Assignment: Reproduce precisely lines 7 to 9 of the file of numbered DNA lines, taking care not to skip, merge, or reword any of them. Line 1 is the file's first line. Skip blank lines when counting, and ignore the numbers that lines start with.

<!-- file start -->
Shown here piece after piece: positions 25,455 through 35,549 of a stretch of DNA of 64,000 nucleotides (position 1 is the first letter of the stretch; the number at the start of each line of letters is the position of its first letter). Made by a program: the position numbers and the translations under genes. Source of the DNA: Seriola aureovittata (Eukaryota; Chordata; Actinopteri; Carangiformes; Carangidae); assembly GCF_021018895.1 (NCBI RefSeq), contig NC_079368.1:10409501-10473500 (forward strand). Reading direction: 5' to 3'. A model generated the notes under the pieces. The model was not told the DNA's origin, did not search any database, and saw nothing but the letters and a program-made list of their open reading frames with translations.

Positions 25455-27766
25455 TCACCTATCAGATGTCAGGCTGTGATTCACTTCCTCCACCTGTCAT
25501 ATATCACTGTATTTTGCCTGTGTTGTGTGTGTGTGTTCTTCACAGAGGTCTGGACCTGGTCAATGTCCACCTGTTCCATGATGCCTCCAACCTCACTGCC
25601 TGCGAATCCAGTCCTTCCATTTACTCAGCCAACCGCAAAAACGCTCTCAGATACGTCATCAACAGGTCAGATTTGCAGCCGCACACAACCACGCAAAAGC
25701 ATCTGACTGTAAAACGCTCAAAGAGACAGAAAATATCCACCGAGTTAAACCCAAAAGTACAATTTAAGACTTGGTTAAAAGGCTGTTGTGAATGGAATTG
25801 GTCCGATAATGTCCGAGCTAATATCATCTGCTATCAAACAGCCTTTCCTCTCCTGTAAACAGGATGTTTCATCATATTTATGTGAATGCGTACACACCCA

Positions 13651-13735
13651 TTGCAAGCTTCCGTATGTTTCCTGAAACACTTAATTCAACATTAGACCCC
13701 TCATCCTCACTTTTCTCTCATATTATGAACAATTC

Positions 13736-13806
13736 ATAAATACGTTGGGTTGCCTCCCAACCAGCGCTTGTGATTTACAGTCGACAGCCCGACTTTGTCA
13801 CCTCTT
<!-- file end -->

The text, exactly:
25801 GTCCGATAATGTCCGAGCTAATATCATCTGCTATCAAACAGCCTTTCCTCTCCTGTAAACAGGATGTTTCATCATATTTATGTGAATGCGTACACACCCA

Positions 13651-13735
13651 TTGCAAGCTTCCGTATGTTTCCTGAAACACTTAATTCAACATTAGACCCC